Albert Einstein was one of the most influential scientists of all time. Because of the almost cult-like status that has since surrounded him, it should come as no surprise that many myths about Einstein have appeared since his death.
SEE ALSO: 13 INSPIRING EINSTEIN QUOTES NEVER ACTUALLY SAID BY EINSTEIN
From being slow to learn at school to being left-handed, some of these myths are pure fantasy. Whilst claims about him being dyslexic are questionable, there are some other lesser known aspects of the man that are actually more interesting than most of the myths about him.
So, without further ado, here are 7 myths about Einstein you really should stop believing.
1. No, Einstein didn’t help 'build the bomb'
This is one myth that keeps doing the rounds when it comes to Einstein. The link is probably made simply because of the man's groundbreaking work prior to the Second World War.
In 1939, Einstein became aware that the National Socialists in Germany had managed to split the Uranium atom. This shook Einstein to the core, he was after all a non-practicing Jew.
The very idea that the Nazi regime might be close to developing such a powerful and deadly weapon appalled him. This inspired many prominent scientists, including Einstein, to write to President Roosevelt to do whatever he could to make sure America got there first.
The Manhattan Project was launched soon after. Prominent scientists like Enrico Fermi, Oppenheimer, and others, were recruited to accelerate the US development of nuclear fission technology.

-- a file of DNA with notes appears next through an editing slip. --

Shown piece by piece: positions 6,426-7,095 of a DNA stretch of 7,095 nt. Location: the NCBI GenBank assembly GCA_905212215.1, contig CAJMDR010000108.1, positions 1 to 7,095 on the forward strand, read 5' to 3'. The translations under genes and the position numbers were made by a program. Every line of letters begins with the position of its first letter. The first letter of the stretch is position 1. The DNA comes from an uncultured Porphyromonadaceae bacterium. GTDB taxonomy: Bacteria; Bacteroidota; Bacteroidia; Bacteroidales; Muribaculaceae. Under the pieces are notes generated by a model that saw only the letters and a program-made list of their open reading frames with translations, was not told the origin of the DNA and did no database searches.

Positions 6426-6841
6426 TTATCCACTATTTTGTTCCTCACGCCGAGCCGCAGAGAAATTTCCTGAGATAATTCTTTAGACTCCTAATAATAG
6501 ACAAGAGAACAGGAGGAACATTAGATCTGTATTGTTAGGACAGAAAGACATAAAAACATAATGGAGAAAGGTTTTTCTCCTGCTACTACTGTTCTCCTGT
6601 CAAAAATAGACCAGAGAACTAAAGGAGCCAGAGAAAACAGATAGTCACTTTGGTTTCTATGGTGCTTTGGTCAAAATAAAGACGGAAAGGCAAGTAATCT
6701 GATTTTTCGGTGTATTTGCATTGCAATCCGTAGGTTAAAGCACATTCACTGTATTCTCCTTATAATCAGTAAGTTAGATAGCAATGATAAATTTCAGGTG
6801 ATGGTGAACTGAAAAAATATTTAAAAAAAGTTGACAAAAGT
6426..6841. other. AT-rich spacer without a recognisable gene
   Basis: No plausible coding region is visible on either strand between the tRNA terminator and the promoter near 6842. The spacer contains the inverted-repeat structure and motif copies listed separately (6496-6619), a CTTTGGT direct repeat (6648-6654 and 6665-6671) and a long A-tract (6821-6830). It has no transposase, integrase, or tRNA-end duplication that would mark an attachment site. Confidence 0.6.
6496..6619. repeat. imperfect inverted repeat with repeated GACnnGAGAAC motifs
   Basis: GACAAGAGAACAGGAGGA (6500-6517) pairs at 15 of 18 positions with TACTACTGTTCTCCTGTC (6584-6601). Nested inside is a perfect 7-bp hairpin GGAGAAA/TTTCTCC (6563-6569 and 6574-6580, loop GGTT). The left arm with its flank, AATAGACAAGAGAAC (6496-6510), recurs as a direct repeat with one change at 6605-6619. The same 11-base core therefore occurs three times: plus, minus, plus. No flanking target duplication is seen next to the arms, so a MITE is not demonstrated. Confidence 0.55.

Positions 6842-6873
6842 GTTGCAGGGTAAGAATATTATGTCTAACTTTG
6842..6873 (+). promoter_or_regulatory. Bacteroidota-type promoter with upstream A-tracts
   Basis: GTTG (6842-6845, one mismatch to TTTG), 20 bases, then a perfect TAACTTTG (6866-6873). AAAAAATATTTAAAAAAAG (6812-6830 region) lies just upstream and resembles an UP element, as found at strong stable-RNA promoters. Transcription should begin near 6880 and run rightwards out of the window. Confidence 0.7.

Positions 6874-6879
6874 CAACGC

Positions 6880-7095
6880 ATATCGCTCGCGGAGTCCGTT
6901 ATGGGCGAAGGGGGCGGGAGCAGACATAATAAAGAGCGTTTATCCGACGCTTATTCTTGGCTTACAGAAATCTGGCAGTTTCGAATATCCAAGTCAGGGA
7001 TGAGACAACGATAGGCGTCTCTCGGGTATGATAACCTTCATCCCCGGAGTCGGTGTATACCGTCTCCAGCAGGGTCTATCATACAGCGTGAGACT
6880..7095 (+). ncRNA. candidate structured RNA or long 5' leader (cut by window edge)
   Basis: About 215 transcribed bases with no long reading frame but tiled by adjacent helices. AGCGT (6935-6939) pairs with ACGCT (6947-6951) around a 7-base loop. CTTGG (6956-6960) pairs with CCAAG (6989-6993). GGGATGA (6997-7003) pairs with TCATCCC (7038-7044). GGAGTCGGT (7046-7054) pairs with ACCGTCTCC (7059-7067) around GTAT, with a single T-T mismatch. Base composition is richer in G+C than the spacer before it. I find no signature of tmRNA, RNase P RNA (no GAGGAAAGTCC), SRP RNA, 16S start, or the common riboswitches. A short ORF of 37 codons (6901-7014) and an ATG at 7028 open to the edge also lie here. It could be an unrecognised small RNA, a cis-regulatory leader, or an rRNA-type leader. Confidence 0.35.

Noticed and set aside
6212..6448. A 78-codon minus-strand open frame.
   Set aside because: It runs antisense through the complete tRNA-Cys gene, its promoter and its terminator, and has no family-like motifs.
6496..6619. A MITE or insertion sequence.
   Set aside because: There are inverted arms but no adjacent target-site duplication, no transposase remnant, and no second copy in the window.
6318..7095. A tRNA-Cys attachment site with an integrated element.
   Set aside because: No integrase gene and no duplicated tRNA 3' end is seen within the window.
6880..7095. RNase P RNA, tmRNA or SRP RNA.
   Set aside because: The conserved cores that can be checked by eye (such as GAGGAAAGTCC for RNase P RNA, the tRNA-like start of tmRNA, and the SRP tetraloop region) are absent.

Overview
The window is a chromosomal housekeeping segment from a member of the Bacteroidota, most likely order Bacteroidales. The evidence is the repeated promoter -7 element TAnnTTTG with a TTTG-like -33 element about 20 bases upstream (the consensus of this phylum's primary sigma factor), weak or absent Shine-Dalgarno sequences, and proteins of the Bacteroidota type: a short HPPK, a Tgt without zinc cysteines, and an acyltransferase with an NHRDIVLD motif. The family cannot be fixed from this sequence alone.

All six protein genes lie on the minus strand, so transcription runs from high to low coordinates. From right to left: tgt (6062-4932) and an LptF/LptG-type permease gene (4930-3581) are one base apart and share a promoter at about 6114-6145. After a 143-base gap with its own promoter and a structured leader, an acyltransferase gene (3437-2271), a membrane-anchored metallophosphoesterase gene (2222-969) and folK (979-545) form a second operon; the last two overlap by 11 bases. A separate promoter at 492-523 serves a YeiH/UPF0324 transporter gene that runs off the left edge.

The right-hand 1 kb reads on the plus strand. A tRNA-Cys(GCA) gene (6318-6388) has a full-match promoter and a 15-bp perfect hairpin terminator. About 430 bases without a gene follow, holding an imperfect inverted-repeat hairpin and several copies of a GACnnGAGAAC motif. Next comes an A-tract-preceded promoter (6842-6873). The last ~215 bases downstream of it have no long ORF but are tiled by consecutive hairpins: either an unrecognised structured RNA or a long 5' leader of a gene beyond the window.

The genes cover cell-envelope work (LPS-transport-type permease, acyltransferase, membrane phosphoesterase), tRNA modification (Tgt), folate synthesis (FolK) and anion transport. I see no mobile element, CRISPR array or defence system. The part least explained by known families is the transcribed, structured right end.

But, Einstein's political views (he was an open supporter of socialism) caused many to suspect his motives in the US Army and government. In fact, he was openly complimentary about Vladimir Lenin.
"I honor Lenin as a man who completely sacrificed himself and devoted all his energy to the realization of social justice. I do not consider his methods practical, but one thing is certain: men of his type are the guardians and restorers of the conscience of humanity."
An unfortunate statement today in light of Lenin's humanitarian crimes.
He was denied the necessary security clearances that were required to be part of the Manhattan Project. Whether he played a significant indirect role is unknown, but he was not officially part of the project.
2. Einstein might not have been a bad student, as is often claimed
It is often claimed that Einstein was a bad student in school. Not badly behaved, but actually not the brightest or most attentive in class.
This seems to be a bit of a fallacy. From claims that he was slow to start talking like an infant, to flunking various exams, this 'fact' about Einstein appears to be less than accurate.
Einstein, in fact, graduated top of his class after graduating high school. Some of the confusion may come from a misunderstanding of the grading system at Aargau Cantonal School which he attended.
In his first semester, the highest possible grade for anything was a 1. This system was reversed during his second semester where he frequently scored 6s.
He also famously failed the entrance exam for the Swiss Federal Polytechnical School. But it must be born in mind that the exam was in French (not his first language) and he did sit it two years earlier than most students.
Whilst he rocked the maths section, he appeared to struggle with the botany, language and zoology sections.
3. No, Einstein was not left-handed
This might just be one of the funniest myths about Einstein. At some point in history, a link between being left-handed and a genius was made popular - for no apparent reason.
Whilst whichever hand-dominant you are has nothing to do with your intellectual prowess, it can lead to some serious life challenges. Not to mention some great perks - at least so we are told.